Level: intermediate

We use continuous aspect:

  • for something happening before and after a specific time:

He's getting on the train. (before and after the moment of speaking)
It was a quarter past ten. We were watching the news on television.

  • for something happening before and after another action:

Mother will be cooking the dinner when we get home.
We were waiting for the bus when it started to rain.

  • for something continuing for some time:

Everybody will be waiting for us.
They had been working hard all day.

  • for something happening again and again:

They've been doing that every day this week.
The children were always shouting.
He will be practising the piano every night.

  • for something temporary:

We are renting an apartment until our house is ready.
He was working in a garage during the vacation.

  • for something new:

We have moved from Birmingham. We're living in Manchester now.
He had left university and was working in his father's business.

  • to describe something changing or developing:

Everything has been getting more difficult.
He was growing more bad-tempered every day. 

Continuous aspect 1

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Continuous aspect 2

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We can use continuous aspect:

How long have you been sitting there?
I don't know how long she had been learning Spanish.

Your friends will be looking for you.
They might be playing tennis.

You should have been driving more carefully.
Soon we will have been living here for 25 years.

Continuous aspect 3

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Continuous aspect 4

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We do not normally use the continuous aspect with stative verbs. We use the simple instead:

I don't understand you. (NOT am not understanding)
When I got home, I really needed a shower. (NOT was needing)
I've always liked John. (NOT been liking)

Comments

Hello Marua,

All of those sentences are grammatically correct. Which is appropriate will depend upon the context.

 

Best wishes,

Peter

The LearnEnglish Team

Hi again and thank you very much for the answer.

Regarding present perfect continuous, in the next dialogue, can I use 'today' and 'all day' with no difference in meaning?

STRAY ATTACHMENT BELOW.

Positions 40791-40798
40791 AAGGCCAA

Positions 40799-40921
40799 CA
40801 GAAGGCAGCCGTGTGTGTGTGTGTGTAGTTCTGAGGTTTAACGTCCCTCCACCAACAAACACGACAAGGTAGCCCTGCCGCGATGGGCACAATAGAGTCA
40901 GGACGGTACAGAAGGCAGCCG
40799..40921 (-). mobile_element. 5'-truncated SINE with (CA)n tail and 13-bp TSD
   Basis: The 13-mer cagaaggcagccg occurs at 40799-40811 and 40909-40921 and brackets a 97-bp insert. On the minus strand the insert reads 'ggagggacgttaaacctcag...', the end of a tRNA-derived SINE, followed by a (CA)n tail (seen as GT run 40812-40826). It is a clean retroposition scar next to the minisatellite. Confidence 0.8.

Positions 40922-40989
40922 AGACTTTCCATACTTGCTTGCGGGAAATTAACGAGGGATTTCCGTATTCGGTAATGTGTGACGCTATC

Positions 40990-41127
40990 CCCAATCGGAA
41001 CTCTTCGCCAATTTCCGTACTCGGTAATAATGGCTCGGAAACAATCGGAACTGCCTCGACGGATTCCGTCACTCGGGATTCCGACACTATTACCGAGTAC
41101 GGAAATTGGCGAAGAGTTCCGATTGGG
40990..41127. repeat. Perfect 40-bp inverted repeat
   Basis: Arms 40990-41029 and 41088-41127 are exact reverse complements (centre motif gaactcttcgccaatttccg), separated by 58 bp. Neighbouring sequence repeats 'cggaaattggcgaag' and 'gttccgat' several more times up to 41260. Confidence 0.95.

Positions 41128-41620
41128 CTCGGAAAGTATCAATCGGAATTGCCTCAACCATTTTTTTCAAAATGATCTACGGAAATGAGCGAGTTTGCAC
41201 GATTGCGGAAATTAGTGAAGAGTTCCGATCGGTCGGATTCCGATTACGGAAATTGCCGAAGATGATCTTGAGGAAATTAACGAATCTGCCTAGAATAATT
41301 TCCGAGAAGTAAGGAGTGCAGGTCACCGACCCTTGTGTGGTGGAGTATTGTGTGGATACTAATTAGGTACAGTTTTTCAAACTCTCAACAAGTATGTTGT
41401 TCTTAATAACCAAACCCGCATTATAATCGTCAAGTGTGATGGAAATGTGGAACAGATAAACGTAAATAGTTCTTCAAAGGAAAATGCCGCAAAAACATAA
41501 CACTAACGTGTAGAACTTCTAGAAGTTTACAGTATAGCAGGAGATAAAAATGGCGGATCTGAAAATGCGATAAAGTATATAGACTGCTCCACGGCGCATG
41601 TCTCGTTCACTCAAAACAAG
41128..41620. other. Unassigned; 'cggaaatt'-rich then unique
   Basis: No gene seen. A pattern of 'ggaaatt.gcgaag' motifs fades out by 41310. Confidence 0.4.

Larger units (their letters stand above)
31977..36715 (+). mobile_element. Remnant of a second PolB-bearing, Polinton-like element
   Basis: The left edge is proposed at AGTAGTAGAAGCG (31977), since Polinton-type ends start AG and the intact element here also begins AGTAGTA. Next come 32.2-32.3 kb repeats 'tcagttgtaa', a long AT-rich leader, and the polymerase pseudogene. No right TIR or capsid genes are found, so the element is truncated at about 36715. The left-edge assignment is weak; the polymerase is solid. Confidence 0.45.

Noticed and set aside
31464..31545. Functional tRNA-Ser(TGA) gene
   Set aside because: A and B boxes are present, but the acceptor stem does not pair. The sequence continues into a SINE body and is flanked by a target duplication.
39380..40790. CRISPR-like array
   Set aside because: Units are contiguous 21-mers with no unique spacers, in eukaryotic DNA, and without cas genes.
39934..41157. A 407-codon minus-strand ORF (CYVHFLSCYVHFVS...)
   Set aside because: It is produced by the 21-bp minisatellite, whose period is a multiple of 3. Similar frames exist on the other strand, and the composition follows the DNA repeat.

'I'm exhausted.
Have you been working hard today/all day?'

Both of them are appropriate?

Thanks.

Hi Marua,

You can use both 'all day' and 'today' but there is a difference in meaning. 'Today' is more general and does not tell us how long the activity took. 'All day' tells us that it was an activity which lasted the whole day.

 

Best wishes,

Peter

The LearnEnglish Team

Hello,

As an example of "something continuing before and after another action", you gave the following sentence: Mother will be cooking the dinner when we get home. Can you explain please which action took place *before* in this example?

Hello Or Yahalom,

In this example Mother will be in the middle of cooking when we get home (remember, 'get' here means the same as 'arrive'). The sequence is this:

1. Mother starts cooking

2. We get home

3. Mother finishes cooking (and we are already at home when this happens).

 

Best wishes,

Peter

The LearnEnglish Team

Hi.
I've got one question. Can we use both aspects of the verb 'stand' in this phrase?

He stood/was standing outside the door for a moment, trying to understand what he had seen.

Thank you.

Hi Marua,

For most cases, the past simple form is the best one to use here. The continuous one could be possible in some specific situation, e.g. as the answer to a question regarding why he was there, but in general the simple form is more likely.

All the best,
Kirk
The LearnEnglish Team

Hello,
Could you please tell me which of these two sentences is correct: "I will sit in this room for one more hour" or "I will have been sitting in this room for one more hour?"

Hello Ulianan,

Both sentences are grammatically possible and so which is correct will depend upon the particular context in which it is used.

The first sentence (will sit) is a prediction about the future from the point of view of the present. The second (will have been sitting) is a description of the situation looking back from a point in the future; it carries the sense of by that time...

You can read more about the second example on this page.

 

Peter

The LearnEnglish Team

Hi.
Dear BC team.

In some grammar books and coursebooks, the verb "enjoy" is said to be a state verb, not forming continuous tenses. I personaly disagree. I think it is very common to say "I am enjoying the party." and things like that. So I usually tell people to cross "enjoy" out. Would you agree?

There are some other verbs which are said to be state verbs, i.e. "see, hear, think, love, like, look". However, I hear sentences like "I can't believe what I am seeing., , What we are seeing here ..... , They aren't looking very happy., I am loving it., I am liking it., I am thinking you ain't no taxi driver. I am hearing ....." etc. more and more often, so I believe, that rule is becoming quite obsolete. What do you think?

Thanks for your comments.
Radovan

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